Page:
Guide to Aruba
General: Low annual rainfall, a tropical climate and trade winds, which sculpt divi-divi trees, the island’s unofficial mascots, combine to produce a comfortable climate, attractive to many Europeans. The south-west of the island is especially blessed with the best beaches and clear, turquoise water while the north-east is more rugged, battered by the Atlantic Ocean with just a handful of beaches. There is a variety of restaurants, some chic and others offering traditional cuisine, plenty of bars and a choice of water activities. Popular with tourists, but without feeling over run, there’s a sense of a more authentic Caribbean experience than some of it’s bigger, more popular neighbours. A friendly, hospitable people that take great pride in their culture and their happy island.
Low annual rainfall, a tropical climate and trade winds, which sculpt divi-divi trees, the island’s unofficial mascots, combine to produce a comfortable climate, attractive to many Europeans. The south-west of the island is especially blessed with the best beaches and clear, turquoise water while the north-east is more rugged, battered by the Atlantic Ocean with just a handful of beaches.
There is a variety of restaurants, some chic and others offering traditional cuisine, plenty of bars and a choice of water activities. Popular with tourists, but without feeling over run, there’s a sense of a more authentic Caribbean experience than some of it’s bigger, more popular neighbours.
A friendly, hospitable people that take great pride in their culture and their happy island.
Capital city: Oranjestad is both capital and main port.
Other principle cities: Sint Nicolaas, Noord, Palm Beach, Santa Cruz and Paradera.
Main airport/s: Reina Beatrix International Airport.
Principle airline: Aruba Airlines is the national carrier, flying to Miami, Maracaibo and Valencia daily.
A number of other airlines service the island from Europe and the United States. Thomson Holidays fly from London Gatwick and Manchester and offer special deals for stays at the Renaissance Aruba Resort and Casino, check their site for details.
KLM fly from Heathrow and 16 other regional airports. American, Delta, JetBlue Airways and Southwest Airlines all operate regular flights to Aruba from a number of US cities.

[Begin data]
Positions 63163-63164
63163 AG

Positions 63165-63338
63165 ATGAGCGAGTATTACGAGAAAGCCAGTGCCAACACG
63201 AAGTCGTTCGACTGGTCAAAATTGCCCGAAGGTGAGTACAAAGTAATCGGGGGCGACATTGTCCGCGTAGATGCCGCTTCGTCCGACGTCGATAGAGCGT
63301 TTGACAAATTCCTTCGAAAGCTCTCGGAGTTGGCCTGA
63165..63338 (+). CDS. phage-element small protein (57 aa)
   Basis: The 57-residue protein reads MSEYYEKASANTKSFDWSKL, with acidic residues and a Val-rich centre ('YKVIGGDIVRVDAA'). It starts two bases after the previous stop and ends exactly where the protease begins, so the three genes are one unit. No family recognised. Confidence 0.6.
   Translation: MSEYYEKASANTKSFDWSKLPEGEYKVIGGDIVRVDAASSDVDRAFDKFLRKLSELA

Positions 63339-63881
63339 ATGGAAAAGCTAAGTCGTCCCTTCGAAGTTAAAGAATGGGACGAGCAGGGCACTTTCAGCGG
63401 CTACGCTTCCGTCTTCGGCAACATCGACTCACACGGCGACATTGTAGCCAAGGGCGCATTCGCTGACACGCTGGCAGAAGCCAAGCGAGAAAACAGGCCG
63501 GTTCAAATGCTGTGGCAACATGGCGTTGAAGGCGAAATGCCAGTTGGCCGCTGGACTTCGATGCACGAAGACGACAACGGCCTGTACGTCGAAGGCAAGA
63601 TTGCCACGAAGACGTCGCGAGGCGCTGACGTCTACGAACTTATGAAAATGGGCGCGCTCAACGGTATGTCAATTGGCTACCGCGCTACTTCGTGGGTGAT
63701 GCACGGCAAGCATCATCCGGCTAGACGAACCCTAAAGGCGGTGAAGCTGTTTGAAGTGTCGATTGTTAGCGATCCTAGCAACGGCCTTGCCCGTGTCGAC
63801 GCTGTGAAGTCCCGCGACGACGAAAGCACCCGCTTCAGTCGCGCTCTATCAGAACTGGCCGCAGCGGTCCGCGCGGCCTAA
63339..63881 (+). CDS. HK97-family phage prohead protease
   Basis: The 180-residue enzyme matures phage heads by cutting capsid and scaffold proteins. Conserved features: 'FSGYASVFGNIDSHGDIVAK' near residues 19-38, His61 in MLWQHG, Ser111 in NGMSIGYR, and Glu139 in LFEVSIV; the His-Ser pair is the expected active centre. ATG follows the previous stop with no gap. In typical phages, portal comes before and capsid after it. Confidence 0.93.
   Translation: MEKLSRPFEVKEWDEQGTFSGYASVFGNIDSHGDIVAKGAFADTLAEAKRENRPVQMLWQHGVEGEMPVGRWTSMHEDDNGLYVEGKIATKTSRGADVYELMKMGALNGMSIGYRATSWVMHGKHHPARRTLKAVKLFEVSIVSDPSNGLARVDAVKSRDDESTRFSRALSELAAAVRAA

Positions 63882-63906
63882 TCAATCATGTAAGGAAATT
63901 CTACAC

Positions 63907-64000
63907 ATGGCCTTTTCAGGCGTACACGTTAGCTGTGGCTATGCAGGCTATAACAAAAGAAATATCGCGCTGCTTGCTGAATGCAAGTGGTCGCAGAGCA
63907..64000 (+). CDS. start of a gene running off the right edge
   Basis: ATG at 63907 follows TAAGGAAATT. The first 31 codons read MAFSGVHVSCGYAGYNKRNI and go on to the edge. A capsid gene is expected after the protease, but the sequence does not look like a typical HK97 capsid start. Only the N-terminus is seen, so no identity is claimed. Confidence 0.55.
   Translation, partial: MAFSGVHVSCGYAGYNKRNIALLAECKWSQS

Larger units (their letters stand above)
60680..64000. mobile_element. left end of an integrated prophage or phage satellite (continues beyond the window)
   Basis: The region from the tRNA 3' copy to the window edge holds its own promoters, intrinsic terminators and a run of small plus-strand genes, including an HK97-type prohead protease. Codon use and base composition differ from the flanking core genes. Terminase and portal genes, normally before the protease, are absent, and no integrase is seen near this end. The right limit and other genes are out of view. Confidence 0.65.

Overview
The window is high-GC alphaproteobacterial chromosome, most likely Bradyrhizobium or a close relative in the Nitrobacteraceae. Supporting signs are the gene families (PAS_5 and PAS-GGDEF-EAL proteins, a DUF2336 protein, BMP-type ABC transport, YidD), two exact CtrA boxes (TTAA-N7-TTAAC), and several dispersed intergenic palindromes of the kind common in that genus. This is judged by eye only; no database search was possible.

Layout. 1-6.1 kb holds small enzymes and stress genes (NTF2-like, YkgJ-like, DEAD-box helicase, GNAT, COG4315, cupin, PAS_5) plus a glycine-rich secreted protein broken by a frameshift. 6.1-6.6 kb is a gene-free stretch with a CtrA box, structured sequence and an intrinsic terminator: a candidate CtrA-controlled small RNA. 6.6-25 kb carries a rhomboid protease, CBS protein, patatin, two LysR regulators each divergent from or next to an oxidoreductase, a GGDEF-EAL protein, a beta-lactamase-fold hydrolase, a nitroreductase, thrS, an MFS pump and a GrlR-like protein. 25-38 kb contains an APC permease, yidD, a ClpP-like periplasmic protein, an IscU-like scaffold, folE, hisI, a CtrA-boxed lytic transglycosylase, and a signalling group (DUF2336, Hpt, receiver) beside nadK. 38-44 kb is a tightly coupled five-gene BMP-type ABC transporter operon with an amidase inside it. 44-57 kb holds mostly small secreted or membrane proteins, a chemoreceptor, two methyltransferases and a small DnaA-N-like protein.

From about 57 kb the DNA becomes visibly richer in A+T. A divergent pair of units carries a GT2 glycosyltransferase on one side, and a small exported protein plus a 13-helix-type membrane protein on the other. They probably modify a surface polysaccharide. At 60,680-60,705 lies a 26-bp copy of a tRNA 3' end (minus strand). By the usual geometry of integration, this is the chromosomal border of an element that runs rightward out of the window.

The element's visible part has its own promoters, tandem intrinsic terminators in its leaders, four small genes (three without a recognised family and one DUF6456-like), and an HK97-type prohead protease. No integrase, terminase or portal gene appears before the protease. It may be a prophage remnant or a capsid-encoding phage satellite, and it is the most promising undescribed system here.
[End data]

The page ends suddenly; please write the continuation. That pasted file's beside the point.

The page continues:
Visa requirements: Aruba is generally a visa-free destination for nationals of United Kingdom and European Union countries, Canada and the United States, travelling on a passport and a completed embarkation/disembarkation card for up to sixty days.
There is a long list of countries exempt from visa requirements and other foreign nationals should check with the relevant embassy.
Dutch nationals may stay on the island visa free for up to six months.
Language: Dutch and Papiamento are the official spoken languages, but both Spanish and English are widely spoken.
Weather: Outside of the Caribbean hurricane belt, Aruba provides a warm, tropical climate, restrained by the trade winds of the Atlantic. It is a dry climate, and annual rainfall rarely exceeds 20 inches.
Currency: The local currency is the Florin, but dollars and traveller’s cheques are widely accepted throughout the island.
Cash: Local currency can be obtained at ATMs, which are widespread and cash can be obtained from banks, some casinos and Western Union transfer.
Medical: Along with several smaller clinics, there is a modern, well-equipped hospital. Doctor or dental appointments can be booked through most hotels.
Plane: Flying is the by far the most popular mode of transport for tourists arriving on the island.
Boat: Several cruise lines regularly stop at Oranjestad, bringing an influx of day visitors throughout the high season.
Bus: The bus system known as “Arubus” is a convenient, and economical way to get around the island. They run until 9pm and outside peak hours on “One Happy Island” the drivers may even be prepared to help with route planning.
Car: As the island is so small car rental could be considered an unnecessary luxury, as buses, taxis and even walking are viable options. Many of the attractions are within a short distance of the main resort area. For those wishing to spend a few days exploring, renting a car will probably make good sense, but wait until the vehicle is genuinely required.